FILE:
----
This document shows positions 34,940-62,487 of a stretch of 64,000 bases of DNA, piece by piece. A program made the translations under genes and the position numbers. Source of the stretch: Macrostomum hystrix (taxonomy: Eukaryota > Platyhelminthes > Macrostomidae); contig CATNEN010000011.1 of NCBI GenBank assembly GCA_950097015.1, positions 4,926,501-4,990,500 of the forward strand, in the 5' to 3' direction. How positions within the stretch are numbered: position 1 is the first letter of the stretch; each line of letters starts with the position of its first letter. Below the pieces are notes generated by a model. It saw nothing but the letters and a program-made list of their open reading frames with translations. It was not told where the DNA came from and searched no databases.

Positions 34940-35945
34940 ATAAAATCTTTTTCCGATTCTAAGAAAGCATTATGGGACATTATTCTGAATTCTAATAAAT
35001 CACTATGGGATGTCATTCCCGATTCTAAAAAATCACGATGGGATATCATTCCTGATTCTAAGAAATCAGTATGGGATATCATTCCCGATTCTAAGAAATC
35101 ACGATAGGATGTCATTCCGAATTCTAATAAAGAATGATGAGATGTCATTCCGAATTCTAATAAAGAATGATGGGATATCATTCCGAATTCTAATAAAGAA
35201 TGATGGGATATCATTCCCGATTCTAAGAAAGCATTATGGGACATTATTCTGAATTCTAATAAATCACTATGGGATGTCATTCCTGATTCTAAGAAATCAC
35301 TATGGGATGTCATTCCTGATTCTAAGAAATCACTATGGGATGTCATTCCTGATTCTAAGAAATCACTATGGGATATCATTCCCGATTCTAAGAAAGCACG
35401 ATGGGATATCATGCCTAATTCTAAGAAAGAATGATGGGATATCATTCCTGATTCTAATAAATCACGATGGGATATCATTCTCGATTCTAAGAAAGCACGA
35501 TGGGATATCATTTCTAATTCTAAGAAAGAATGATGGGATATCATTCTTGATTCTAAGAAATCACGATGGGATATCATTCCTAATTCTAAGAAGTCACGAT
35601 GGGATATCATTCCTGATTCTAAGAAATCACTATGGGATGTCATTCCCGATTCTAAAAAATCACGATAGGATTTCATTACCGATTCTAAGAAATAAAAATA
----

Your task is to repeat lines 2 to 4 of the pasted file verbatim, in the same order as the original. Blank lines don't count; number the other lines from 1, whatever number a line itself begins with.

Positions 34940-35945
34940 ATAAAATCTTTTTCCGATTCTAAGAAAGCATTATGGGACATTATTCTGAATTCTAATAAAT
35001 CACTATGGGATGTCATTCCCGATTCTAAAAAATCACGATGGGATATCATTCCTGATTCTAAGAAATCAGTATGGGATATCATTCCCGATTCTAAGAAATC